AIM (Advanced Instability Methods) for industry

Lead Research Organisation: University of Cambridge
Department Name: Engineering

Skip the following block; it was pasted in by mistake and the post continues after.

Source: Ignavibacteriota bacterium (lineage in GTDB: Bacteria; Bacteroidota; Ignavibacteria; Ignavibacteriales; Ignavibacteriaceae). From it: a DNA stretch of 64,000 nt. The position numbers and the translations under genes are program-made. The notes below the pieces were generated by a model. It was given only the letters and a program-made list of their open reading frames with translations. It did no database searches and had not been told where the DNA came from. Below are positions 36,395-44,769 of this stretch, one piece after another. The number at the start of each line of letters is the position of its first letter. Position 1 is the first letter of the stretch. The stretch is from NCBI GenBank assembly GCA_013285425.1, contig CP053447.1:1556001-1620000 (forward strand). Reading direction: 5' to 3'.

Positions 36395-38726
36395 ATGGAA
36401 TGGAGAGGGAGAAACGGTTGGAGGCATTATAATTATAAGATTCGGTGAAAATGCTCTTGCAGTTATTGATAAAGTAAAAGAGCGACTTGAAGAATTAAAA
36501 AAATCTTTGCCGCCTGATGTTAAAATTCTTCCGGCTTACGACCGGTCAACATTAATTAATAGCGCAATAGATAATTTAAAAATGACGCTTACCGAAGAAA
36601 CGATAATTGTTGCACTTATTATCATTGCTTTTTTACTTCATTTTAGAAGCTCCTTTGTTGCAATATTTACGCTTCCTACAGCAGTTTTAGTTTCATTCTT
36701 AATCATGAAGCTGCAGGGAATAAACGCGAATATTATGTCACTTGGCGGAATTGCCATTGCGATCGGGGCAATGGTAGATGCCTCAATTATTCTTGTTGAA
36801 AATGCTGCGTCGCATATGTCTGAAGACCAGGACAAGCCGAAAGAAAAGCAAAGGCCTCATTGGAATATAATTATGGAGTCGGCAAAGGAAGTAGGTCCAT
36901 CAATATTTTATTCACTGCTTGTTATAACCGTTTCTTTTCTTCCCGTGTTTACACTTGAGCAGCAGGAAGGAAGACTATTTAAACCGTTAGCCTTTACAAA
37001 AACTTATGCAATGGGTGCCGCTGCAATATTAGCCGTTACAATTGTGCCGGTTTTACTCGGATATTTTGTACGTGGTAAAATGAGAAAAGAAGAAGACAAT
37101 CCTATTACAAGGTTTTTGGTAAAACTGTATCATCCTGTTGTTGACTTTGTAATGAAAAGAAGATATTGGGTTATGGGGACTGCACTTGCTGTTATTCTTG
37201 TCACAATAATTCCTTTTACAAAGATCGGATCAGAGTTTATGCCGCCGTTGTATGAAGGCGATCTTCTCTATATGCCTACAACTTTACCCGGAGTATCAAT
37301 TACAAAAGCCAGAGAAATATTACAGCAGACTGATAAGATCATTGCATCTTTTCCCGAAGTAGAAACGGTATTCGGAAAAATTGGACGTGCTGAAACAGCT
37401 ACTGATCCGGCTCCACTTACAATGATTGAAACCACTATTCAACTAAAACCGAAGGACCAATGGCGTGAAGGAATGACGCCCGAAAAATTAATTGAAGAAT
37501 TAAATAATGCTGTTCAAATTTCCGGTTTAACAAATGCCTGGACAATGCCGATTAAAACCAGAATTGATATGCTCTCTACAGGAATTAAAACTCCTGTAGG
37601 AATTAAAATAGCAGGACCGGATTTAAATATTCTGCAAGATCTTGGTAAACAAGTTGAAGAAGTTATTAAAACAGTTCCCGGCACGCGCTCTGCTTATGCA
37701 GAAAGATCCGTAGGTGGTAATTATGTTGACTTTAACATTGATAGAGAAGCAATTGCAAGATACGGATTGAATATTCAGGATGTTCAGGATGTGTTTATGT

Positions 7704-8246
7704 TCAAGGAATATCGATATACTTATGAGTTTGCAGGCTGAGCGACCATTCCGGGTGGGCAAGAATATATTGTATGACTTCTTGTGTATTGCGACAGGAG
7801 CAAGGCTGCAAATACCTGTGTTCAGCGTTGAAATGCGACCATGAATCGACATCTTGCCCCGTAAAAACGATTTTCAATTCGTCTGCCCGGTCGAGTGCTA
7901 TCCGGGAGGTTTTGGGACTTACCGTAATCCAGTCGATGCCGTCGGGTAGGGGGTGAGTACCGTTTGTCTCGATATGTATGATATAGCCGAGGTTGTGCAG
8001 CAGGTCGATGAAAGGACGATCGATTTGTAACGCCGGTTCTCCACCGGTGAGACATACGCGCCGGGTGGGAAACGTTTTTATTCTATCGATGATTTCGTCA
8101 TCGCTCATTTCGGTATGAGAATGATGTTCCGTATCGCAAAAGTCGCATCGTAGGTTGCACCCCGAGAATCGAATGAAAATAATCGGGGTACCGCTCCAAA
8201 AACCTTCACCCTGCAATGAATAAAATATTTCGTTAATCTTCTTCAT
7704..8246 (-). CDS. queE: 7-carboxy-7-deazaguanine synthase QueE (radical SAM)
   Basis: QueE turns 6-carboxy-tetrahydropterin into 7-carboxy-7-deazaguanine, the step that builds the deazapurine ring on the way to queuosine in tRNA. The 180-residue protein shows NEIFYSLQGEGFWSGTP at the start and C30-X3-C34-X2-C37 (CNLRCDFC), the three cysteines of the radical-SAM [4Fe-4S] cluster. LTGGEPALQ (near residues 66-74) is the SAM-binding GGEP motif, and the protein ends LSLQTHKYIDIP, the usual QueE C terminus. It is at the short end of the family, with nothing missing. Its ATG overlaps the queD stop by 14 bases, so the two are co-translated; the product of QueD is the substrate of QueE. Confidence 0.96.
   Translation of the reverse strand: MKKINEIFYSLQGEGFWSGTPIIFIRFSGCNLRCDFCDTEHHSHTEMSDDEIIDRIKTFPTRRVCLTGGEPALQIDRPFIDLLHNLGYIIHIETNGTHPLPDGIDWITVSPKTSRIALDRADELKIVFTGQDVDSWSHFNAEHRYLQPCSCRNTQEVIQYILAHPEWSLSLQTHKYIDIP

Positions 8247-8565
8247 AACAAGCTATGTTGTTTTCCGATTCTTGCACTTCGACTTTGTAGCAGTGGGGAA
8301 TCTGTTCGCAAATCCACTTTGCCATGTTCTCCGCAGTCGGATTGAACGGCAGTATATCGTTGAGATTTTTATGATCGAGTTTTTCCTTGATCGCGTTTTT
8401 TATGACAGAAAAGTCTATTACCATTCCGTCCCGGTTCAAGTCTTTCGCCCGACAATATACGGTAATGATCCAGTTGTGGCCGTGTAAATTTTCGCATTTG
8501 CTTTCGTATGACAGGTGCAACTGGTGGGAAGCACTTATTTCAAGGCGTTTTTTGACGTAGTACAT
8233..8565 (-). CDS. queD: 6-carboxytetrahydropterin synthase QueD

In the last ten years there has been a surge of interest in non-modal analysis applied to standard problems in fundamental fluid mechanics. Even in simple flows, the behaviour predicted by these non-modal analyses can be completely different from - and far more accurate than - that predicted by conventional analyses, particularly for the types of flows found in industrial situations.The successful application of non-modal analysis to standard problems sets the scene for step changes in engineering practice. Nevertheless, some very significant challenges must be overcome. Firstly, the standard approach cannot handle the non-linear problems often found in engineering. Secondly, the standard approach is computationally expensive and cannot handle problems with many degrees of freedom. Thirdly, the standard approach deals with simple measures, such as kinetic energy density, while other measures are usually more pertinent for industrial situations. Encouragingly, applied mathematicians and engineers have made significant progress in all of these areas. This progress has revealed that a generalized formulation of the problem in terms of constrained optimization and variational methods, adapting and applying methods from the control and computational communities, will bridge the gap between standard flows and engineering problems.Our vision is that future generations of engineering Computational Fluid Dynamics (CFD) tools will contain modules that can perform non-modal analysis. If and when such analyses can be made practicable they are certain to change the way that engineers design fluid mechanical systems, such as combustion chambers, turbine blades, reaction chambers and ink jet printers. Furthermore, they can readily deal with transient effects and non-periodic time-varying base flows, which are often particularly relevant in engineering situations.This research will benefit UK industries that rely on the modelling and control of fluid mechanics and thermoacoustics. For example, the pharmaceutical industry will benefit from a better understanding of transition to turbulence and relaminarization in physiological flows, which is important for the application of drugs via the nose and upper airways; The gas turbine industry will benefit from being able to perform instant sensitivity analyses of their fuel injectors and to combine this with greater understanding of the thermo-acoustics that leads to combustion instability; and the wind turbine industry will benefit from an improved prediction of the sensitivity of an aerofoil to turbulence transition and results of exposure to a gust or to the wake of the preceding aerofoil.The investigators in this proposal are all founder members of the EPSRC-funded Advanced Instability Methods (AIM) Network, which was set up in January 2009 to explore the relevance of non-normal analysis to industrial problems. Through masterclasses and workshops in academia and industry and an increasing number of web-based resources, the network provides a route for dissemination and exploitation of this research.In summary, the objectives of this proposal are to bridge the gap between fundamental work and engineering practice, to embed these techniques in the engineering design cycle and to reinforce a growing centre of excellence within the UK in this area. The generalized framework proposed here, combined with two challenging engineering examples and the resources of the AIM Network, will make this possible and demonstrate it to a wider engineering community.